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The Math Behind Social Distancing

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The math behind social distancing

The Math Behind Social Distancing

As we wait for scientists and healthcare professionals to develop a vaccine for COVID-19, there is another, more readily available tool at our disposal.

Social distancing, defined as measures taken to reduce physical contact, is the first line of defense for containing an infectious disease like COVID-19. That’s because these infections spread when people cough, sneeze, or touch surfaces on which the virus resides.

To help us grasp the impact these measures can actually have, today’s infographic illustrates how a reduction in social exposure can theoretically contain the spread of infection.

Theoretical Potential

The calculations used to create today’s infographic come from Signer Laboratory, a stem cell research lab located in the Moores Cancer Center at the University of California San Diego.

Using a summation formula makes it possible to estimate the number of new infections over a 30 day period, across three scenarios.

Scenario5 Day Period30 Day Period
No social distancing practiced1 person infects 2.5* others406 people infected as a result
50% reduction in social exposure1 person infects 1.25* others15 people infected as a result
75% reduction in social exposure1 person infects 0.625* others2.5 people infected as a result

*For estimations only. It is not possible to infect only a fraction of another person.

To arrive at the figures reported above, Robert A.J. Signer, Ph.D., and his team made a number of key assumptions.

First, they estimated the basic reproduction number (R0) of COVID-19 to be 2.5, a figure supported by recent research. This means that, on average, an infected individual will spread the disease to 2.5 other people.

Next, they assumed that an infected individual will unknowingly spread COVID-19 over the median five day incubation period. After this period, the individual will begin to develop symptoms, immediately self quarantine, and no longer pose a threat.

Finally, they assumed a direct linear correlation between social interactions and R0. This means that when an infected person reduces their physical contact with others by 50%, they also spread the disease by an amount 50% less.

Timing is Everything

While the figures above are the results of mathematical estimations, researchers have actually studied social distancing from a variety of angles.

One study used simulations to determine the magnitude and timing of social distancing measures required to prevent a pandemic. The distancing measures simulated were:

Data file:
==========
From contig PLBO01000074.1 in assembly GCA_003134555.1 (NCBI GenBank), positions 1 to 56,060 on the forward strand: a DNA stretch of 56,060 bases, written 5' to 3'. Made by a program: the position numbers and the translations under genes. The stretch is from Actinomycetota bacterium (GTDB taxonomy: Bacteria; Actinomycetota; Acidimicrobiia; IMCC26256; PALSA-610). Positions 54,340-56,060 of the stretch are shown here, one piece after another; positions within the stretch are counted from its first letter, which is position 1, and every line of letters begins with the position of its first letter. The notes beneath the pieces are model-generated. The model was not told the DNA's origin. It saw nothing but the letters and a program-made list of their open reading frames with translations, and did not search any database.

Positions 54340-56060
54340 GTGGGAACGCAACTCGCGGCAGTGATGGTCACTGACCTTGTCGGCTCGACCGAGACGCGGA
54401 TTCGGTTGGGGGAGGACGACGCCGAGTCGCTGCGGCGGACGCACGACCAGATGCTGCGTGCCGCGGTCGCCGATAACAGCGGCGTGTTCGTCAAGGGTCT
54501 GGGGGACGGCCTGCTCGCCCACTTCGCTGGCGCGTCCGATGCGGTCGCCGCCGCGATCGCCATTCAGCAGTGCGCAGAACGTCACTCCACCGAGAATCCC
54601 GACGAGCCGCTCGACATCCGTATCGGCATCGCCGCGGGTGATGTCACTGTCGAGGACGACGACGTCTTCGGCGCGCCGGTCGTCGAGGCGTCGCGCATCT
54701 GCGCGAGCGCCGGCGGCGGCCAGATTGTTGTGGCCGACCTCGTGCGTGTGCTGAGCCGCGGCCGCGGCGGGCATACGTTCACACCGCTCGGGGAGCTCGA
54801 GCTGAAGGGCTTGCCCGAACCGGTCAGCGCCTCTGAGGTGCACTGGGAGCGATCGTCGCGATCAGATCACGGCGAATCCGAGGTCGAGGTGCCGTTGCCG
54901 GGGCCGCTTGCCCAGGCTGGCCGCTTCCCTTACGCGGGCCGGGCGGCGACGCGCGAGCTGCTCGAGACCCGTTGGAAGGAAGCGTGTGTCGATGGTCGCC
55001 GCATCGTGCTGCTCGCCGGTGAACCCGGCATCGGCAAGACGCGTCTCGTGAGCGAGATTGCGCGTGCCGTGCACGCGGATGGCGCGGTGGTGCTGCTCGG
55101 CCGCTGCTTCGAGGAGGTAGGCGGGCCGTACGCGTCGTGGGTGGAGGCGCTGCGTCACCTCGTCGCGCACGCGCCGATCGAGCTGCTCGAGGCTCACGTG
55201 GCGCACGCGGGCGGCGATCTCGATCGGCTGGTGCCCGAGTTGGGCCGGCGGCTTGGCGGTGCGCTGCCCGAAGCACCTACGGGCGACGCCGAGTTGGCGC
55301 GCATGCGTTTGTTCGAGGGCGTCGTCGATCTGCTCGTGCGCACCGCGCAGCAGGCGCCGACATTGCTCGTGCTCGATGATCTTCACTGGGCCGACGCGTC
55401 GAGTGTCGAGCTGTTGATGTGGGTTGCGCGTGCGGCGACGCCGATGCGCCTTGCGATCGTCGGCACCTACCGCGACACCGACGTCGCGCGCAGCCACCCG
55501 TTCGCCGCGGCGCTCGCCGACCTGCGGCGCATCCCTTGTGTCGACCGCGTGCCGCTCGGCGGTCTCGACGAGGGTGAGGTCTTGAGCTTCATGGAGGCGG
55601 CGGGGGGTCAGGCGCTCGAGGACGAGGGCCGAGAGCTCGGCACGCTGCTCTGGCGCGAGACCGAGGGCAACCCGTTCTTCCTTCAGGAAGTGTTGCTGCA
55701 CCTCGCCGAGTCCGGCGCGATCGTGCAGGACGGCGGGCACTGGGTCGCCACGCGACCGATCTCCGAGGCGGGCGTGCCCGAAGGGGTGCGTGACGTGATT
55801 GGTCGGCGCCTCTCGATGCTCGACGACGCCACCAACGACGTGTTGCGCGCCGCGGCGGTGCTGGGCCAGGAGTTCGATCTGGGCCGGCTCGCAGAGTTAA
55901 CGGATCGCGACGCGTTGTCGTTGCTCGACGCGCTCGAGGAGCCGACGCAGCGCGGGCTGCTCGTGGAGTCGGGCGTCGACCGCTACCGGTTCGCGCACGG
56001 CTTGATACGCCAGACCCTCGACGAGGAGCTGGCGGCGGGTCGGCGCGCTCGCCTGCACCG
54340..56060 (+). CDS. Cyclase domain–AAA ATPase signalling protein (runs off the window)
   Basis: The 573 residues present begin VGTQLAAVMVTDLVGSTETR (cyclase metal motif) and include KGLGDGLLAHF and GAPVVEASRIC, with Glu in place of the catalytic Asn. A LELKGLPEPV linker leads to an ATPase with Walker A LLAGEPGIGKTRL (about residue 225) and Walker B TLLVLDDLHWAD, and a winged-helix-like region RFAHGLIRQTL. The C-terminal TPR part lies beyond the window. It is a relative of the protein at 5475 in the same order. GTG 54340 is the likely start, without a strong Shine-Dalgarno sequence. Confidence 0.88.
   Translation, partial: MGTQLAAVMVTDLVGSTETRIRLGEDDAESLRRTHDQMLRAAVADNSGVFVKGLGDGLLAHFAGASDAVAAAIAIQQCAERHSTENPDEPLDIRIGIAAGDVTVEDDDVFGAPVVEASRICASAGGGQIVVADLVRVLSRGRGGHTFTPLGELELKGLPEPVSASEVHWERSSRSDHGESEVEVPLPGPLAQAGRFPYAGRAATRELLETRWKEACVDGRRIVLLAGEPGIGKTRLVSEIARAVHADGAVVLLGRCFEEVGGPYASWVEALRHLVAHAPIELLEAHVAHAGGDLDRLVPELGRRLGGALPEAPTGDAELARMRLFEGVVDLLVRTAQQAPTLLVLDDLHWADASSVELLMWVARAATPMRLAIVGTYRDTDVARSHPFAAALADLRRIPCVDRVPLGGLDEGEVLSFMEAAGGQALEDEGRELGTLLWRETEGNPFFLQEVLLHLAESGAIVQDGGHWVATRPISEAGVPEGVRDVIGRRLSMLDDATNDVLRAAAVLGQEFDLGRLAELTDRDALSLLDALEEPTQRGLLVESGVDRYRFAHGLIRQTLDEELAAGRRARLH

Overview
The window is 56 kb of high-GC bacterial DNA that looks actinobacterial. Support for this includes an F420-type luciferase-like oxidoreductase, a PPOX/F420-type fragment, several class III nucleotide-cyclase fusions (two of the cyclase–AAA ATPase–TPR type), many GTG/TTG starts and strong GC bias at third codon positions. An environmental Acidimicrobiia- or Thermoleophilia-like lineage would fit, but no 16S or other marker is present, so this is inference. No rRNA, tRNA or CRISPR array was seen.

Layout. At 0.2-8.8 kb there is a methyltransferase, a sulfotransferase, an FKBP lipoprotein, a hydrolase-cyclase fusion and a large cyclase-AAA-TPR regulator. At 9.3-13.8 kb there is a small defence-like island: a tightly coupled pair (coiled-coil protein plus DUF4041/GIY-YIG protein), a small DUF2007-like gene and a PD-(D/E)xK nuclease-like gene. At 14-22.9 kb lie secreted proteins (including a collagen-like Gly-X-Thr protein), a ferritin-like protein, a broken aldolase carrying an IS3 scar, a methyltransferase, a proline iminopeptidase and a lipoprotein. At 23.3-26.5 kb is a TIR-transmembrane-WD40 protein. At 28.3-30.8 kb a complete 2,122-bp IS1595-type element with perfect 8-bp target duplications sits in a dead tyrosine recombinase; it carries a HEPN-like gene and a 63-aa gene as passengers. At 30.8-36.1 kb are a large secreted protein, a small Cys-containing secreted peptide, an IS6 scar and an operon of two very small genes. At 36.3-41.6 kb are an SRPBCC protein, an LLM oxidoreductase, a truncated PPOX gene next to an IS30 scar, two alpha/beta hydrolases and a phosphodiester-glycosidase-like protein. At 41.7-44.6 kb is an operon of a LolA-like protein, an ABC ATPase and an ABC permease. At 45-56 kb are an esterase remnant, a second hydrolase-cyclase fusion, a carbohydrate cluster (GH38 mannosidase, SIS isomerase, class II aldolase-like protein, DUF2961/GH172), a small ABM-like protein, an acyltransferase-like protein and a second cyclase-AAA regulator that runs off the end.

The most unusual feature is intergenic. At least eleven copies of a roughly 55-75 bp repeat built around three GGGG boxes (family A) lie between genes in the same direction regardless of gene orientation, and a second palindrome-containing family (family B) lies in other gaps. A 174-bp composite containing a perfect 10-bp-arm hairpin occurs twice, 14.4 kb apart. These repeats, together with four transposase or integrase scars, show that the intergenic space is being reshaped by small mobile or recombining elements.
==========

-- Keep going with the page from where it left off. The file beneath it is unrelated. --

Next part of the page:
MeasureDetails
School closureTeachers and students spent weekday daytime cycles at home, rather than at school.
Increased case isolationUpon becoming symptomatic, adults (90%) and children (100%) would self quarantine for the duration of the infection.
Workplace non-attendanceEach day, a person had a 50% chance of staying home instead of attending their workplace.
Community contact reductionIndividuals reduced their physical contact with community members by half, each day.
Combination of all fourAll four measures combined. 

The results, for a community of 30,000 people and an epidemic with R=2.5, are charted below. We can define the final illness attack rate as the share of people from an at risk population who ultimately catch the disease.

power of early social distancing

Results showed that when no action was taken, 65% of the population contracted the disease. However, if a combination of all four distancing measures were implemented instead, the attack rates were:

  • 45% (distancing begins after a 4 week delay)
  • 21% (distancing begins after a 3 week delay)
  • 7% (distancing begins after a 2 week delay)

What’s clear is that social distancing was significantly more effective when implemented with minimal delay—the final illness attack rate rose quickest beyond the third week. These findings draw a parallel to the visualizations in today’s infographic, which showed us just how quickly a disease can spread.

Social distancing interventions are important as they represent the only … measure guaranteed to be available against a novel strain of influenza in the early phases of a pandemic.

Kelso, J.K., Milne, G.J. & Kelly, H., BMC Public Health 9, 117 (2009)

We arrive at a similar conclusion when it comes to the types of distancing measures implemented. In the simulations, none of the four measures taken on their own were able to have a similar effect as when they were combined.